Homeland terror shifts Obama agenda

President Obama will attend an interfaith service in Boston on Thursday memorializing victims of Monday’s deadly terrorist attack.

The trip underlines the political maxim that the biggest threat to leaders is posed by unexpected events, for the bomber or bombers have thrown Obama off course at a crucial moment when gun control and immigration legislation — big second-term items — had arrived at the top of the legislative agenda.

At press time, it was revealed that a ricin-tainted letter was sent to Sen. Roger Wicker (R-Miss.).

Allies of the president on immigration were forced this week to put off a press conference to highlight their bill, while on Democrats pushing the gun bill were scrambling to build support for the legislation’s centerpiece — tighter background checks on firearm purchases.

The efforts are two of Obama’s biggest priorities, and the gun legislation looks to be in particular trouble, with Democrats apparently short of the 60 votes they need for passage.

If the president was worried or distracted, however, he and his aides were doing everything they could to not show it.

Repeatedly on Tuesday, Obama sought to telegraph the message that his administration was fully in charge of developments in Boston, even as he kept his pace on other issues.

“To quote George W. Bush, ‘We can’t let the terrorists win,’” Democratic strategist Jamal Simmons said. “The president does have to pay attention to those legislative items and keep the ship of state sailing.”

Obama avoided canceling anything on his full schedule.

He addressed the public twice about Boston within 20 hours of the attack and met throughout the day with top national security aides and Cabinet secretaries. His press office and Flickr account distributed photos that underlined the perception of a president in control.

A White House official said Obama continued to receive updates overnight on the investigation and would meet with Attorney General Eric Holder, FBI Director Robert Mueller and homeland security adviser Lisa Monaco for a briefing Wednesday morning.

At the same time, Obama maintained a business-as-usual approach.

Keeping to his schedule, Obama hosted Crown Prince Mohammed bin Zayed al Nahyan of the United Arab Emirates for a discussion on the NATO missions in Afghanistan and Libya, as well as NASCAR champion Brad Keselowski.

Obama even suggested that canceling the meeting would be a victory for the terrorists. But the fact that it was necessary for him to do so was a demonstration of how much the national conversation has changed since the first blast detonated at 2:50 p.m. on Monday.

“Obviously our minds right now are very much with our fellow Americans,” he said with the NASCAR champ. “We don’t let such cowardly acts get in the way of our lives.”

Obama added a meeting Tuesday afternoon on immigration with Sens. John McCain (R-Ariz.) and Charles Schumer (D-N.Y.), two sponsors of the bill introduced Tuesday.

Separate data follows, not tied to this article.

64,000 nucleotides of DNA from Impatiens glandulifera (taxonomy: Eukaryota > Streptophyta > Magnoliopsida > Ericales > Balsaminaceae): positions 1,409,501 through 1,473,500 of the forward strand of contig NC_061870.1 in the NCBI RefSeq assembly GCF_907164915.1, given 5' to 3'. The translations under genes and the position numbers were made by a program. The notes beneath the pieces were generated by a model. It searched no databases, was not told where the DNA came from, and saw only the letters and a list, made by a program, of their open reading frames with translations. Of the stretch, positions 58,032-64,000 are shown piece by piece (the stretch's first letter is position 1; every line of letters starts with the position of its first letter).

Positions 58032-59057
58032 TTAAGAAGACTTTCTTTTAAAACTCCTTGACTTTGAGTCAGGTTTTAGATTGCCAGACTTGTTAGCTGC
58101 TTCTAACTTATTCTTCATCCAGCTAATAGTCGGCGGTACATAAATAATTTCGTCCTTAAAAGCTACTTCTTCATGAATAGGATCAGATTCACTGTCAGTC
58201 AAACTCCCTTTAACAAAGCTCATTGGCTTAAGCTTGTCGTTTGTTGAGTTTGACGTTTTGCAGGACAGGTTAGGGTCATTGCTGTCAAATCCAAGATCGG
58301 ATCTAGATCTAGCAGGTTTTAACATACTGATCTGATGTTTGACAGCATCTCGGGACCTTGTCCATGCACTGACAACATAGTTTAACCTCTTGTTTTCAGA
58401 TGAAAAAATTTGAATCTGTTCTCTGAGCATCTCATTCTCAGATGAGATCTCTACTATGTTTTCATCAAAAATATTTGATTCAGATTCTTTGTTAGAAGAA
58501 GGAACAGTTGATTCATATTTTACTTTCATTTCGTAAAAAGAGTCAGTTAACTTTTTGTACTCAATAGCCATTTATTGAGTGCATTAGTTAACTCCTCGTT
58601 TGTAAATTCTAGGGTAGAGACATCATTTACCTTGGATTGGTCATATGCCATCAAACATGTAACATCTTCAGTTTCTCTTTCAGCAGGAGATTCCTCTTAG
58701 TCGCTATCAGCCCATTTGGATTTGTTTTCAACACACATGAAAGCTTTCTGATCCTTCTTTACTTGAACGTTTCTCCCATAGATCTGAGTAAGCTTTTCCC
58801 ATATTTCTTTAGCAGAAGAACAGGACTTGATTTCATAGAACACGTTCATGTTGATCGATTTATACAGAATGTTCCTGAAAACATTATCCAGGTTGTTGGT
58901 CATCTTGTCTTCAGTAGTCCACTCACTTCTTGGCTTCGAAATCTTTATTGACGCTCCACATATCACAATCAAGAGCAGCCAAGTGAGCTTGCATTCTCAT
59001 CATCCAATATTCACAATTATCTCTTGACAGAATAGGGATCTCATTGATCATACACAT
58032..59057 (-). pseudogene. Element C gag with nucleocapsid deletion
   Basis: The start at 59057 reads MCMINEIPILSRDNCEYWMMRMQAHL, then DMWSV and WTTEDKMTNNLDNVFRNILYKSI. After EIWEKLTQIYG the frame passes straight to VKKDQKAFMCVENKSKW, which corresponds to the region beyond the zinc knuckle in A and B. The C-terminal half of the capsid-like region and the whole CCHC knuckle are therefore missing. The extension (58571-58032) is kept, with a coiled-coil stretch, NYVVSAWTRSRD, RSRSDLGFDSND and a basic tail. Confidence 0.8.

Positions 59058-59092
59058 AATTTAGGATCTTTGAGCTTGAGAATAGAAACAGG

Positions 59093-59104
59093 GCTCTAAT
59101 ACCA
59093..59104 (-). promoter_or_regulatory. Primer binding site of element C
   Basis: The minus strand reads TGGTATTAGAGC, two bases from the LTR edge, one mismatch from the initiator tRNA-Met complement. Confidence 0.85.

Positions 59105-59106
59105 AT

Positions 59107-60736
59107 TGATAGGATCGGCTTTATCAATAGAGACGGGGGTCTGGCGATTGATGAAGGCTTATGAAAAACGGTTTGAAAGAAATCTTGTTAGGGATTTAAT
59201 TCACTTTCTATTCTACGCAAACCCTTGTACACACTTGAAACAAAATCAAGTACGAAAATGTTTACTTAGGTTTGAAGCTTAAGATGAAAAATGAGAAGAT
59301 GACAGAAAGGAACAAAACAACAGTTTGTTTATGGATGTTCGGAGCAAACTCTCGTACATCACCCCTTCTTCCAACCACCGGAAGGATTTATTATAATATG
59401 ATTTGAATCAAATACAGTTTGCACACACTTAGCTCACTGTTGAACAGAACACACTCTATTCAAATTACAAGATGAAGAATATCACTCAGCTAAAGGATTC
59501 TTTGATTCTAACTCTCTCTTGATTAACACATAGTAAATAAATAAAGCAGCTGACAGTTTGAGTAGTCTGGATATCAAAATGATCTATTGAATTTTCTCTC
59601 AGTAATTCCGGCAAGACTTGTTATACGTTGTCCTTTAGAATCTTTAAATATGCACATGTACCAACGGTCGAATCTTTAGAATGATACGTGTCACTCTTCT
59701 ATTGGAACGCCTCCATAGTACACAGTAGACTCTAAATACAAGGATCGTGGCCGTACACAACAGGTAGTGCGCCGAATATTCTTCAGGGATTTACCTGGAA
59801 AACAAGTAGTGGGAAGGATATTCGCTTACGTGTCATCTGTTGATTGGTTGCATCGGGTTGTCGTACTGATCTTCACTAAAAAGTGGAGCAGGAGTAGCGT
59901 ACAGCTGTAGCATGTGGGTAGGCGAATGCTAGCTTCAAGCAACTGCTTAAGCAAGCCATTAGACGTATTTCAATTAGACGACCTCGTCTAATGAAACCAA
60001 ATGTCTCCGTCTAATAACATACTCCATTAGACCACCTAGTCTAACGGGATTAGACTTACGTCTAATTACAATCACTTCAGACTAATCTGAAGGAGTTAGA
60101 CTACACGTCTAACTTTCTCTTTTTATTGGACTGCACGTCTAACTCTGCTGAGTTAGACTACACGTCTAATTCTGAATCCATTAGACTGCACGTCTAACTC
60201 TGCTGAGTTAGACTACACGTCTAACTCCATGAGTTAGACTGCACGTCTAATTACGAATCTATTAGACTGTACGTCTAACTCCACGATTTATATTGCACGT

Vice President Biden went to the Capitol Hill dedication of a room named for Gabe Zimmerman, an aide to former Rep. Gabrielle Giffords (R-Ariz.). Zimmerman died in the 2011 Tucson, Ariz., mass shooting, and the vice president’s attendance was seen as a chance to lobby lawmakers on the gun control bill.

The White House announced Obama would dine on Wednesday with a dozen Democratic senators.

“Presidents always have to be ready to deal with incidents like the one that happened yesterday in Boston. It’s part of their job description,” Democratic strategist Tad Devine said. “But at a time of intense legislative activity, he also needs to make sure that momentum continues. They have to stay on the front burner while he deals with the course of events. He can’t be distracted.”

Democratic allies say that Obama has been tested in this way before. During his first presidential run in 2008, Obama opted to continue campaigning despite the economic collapse on Wall Street. In his reelection bid, he juggled coordinating the response to Hurricane Sandy with the requirements of the campaign trail.

“It’s walking a tightrope, but I think the president and his team have demonstrated in the past that they’re certainly up to the challenge,” Democratic strategist Doug Thornell said.

The deadly terrorist attack could pose a threat to Obama’s second-term agenda if it undermines him with the public. The attack on Boston is the first terrorist attack on U.S. soil since 13 people were killed in a 2009 shooting spree at Fort Hood in Texas.

Until a suspect is identified, the potential federal responses — and political consequences — are unknowable.

Yet it is also a chance for Obama to lead. 

“This is going to be a large-scale investigation that involves local, state and federal investigators, and there are going to be a lot of things that come out that aren’t accurate,” Thornell said. “I think the most important thing is to do what they’ve been doing: don’t allow misinformation to fester and they’re as clear and concise with what they know as they can be.”

For now, Obama’s political rivals are giving him a wide berth. Speaker John Boehner (R-Ohio) told reporters Tuesday he was “confident that we’ll get to the bottom of it.”

This story was updated at 9:03 a.m.